Sodium Bicarbonate mixed with Botox will cause severe pain after injection and decreased efficacy of the toxin
I have heard your story before, and have an explanation. I have use preserved and non-preserved saline over the years and neither should produce the severe pain you described. However, one time years ago, a staff member of mine accidentally diluted the Botox with sodium bicarbonate instead of saline and I and another practitioner used this mixture in our forehead, and experienced the most excruciating burning/aching pain. That mistake was never made again in our office. In addition we noticed the Botox didn't last even half as long as it is supposed to as you describe. After telling my tale to some colleagues I learned that this mistake is well known and has been done before, repeatedly, just passed off as a "painful" injection spot and nothing out of the ordinary. Sodium bicarbonate is usually used to buffer Lidocaine injections so they are less painful. The reason this mistake is more likely to happen is the sodium bicarbonate comes in a bottle that looks very similar to the saline, and they often sit side by side in the doctor's supply cabinet. I would inform your physician of your negative experience and ask if it is possible that sodium bicarbonate was used to mix the Botox. If this is what happened, there is no worry, it is not a dangerous mixture, it just does seem to decrease the power of the Botox, and I would speak to your physician about this possibility so you can be retreated as appropriate.
There are many variables to why you had pain upon injection. it could be needle size, technique, preservative free vs not. Best to see your injector if you do not see the results at two weeks.
Causes for increased discomfort during Botox injection
It's difficult to say which of these are responsible for your experience, but some factors which commonly affect discomfort level are:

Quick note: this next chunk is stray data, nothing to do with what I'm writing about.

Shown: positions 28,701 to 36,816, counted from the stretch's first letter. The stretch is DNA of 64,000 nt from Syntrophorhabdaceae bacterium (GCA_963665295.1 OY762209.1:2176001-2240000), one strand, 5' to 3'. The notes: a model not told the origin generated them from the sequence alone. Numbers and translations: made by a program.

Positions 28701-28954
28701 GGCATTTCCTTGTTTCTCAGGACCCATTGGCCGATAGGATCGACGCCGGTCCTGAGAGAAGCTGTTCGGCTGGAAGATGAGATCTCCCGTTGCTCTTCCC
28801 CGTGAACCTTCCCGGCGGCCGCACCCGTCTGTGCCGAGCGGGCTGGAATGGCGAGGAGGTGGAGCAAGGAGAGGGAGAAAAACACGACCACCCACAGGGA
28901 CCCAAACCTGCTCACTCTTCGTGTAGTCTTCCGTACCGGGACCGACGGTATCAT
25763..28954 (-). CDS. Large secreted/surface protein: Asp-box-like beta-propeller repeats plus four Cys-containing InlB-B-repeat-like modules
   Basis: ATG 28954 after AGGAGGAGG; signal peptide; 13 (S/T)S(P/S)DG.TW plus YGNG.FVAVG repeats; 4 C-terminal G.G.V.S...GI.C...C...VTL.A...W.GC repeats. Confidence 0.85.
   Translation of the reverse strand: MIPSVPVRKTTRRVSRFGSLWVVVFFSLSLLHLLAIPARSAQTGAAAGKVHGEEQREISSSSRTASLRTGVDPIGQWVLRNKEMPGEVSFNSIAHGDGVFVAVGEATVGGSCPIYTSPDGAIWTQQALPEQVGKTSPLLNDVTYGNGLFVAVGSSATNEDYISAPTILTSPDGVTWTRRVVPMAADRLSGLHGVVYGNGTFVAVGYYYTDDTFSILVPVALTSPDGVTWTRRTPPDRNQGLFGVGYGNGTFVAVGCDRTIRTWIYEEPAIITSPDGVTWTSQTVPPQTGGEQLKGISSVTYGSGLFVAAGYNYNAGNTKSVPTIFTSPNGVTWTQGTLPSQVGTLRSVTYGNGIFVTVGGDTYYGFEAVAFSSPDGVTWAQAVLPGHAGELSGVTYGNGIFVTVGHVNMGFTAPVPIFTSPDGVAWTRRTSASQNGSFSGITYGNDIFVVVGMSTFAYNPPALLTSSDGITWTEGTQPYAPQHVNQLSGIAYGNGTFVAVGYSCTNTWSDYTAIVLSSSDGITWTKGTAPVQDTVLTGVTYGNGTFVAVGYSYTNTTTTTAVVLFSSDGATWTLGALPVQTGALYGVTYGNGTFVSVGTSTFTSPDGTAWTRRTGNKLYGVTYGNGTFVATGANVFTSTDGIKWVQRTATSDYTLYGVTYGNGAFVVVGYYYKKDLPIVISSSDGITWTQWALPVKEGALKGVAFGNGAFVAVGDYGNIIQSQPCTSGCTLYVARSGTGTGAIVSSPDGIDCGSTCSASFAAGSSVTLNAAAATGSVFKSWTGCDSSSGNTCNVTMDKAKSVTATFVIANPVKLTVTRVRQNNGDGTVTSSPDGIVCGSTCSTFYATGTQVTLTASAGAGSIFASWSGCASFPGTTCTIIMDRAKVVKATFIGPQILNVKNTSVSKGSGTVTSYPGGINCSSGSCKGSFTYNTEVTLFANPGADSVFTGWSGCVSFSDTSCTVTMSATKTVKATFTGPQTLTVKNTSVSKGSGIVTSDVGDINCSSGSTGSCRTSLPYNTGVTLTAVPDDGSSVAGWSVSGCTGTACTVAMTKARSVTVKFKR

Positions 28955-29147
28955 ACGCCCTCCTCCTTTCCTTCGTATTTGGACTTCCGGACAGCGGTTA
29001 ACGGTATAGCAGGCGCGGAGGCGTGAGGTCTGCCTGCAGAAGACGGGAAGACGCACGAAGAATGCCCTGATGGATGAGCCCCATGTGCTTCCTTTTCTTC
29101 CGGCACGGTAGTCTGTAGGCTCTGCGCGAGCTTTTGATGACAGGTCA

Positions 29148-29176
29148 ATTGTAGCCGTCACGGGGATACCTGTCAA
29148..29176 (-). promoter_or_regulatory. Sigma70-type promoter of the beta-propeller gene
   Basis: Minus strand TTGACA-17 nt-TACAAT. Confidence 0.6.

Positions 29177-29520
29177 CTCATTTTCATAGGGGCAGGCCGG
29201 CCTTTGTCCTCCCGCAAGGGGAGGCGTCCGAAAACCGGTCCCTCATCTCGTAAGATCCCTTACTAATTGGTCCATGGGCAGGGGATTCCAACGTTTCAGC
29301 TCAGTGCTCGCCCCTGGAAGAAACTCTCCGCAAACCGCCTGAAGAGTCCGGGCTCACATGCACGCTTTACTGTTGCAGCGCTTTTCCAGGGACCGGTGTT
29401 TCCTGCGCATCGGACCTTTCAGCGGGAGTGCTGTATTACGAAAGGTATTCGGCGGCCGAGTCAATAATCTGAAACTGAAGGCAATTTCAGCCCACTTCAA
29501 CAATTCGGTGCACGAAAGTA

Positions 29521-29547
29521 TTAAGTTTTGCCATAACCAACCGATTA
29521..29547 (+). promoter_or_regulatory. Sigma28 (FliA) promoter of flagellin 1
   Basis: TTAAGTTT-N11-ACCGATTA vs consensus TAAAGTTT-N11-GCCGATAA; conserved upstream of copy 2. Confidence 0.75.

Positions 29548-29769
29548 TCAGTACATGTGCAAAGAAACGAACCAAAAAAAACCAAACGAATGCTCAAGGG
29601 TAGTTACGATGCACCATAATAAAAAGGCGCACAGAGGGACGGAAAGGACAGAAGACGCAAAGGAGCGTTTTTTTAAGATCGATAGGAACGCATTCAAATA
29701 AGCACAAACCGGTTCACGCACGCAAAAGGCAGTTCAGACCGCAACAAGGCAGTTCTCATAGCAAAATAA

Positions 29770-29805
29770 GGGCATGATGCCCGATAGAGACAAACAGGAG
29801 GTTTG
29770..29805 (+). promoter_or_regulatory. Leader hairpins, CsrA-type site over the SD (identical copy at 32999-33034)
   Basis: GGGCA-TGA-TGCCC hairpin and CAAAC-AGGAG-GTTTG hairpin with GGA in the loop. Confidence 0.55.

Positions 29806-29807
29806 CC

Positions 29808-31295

1) reconstitution method - preserved vs. nonpreserved saline (typically preserved saline allows for greater patient comfort)
2) size of needle for injection - the smaller, generally the more comfortable
3) injection technique - dependent on the physician
4) for females there is a correlation between cycle and pain threshold
If you have had great results for the past 4/5 years with the same physician, he/she should be able to diagnose and treat the issue successfully.
Botox can be more or less painful depending on the needle used for injection and the dilutant. None of those should effect the results of the Botox. I would suggest you return to your treating physician to find out why you can no results after your injection.
Sorry for your unfortunate experience. The Botox was likely mixed incorrectly or some other unusual event happened to it. Contact your injector immediately for correction. Others in the office probably had a similar experience and are also seeking correction. Good luck!!
Serious pain with Botox injection
One time years ago, preserved saline wasn't available due to manufacturing issues, and we all had to use nonpreserved saline. Boy did we all remember why no one likes that - it stings really bad! It doesn't effect the efficacy of the Botox, but it does not make the injection feel good. That would most likely be the culprit of your pain. Your poor results might be because the product was over-diluted, poorly injected, etc. It's hard to say, but if you have an injector that you like, namely a physician injector, stick with them. Price shopping, as you can tell, will not yield the same result!
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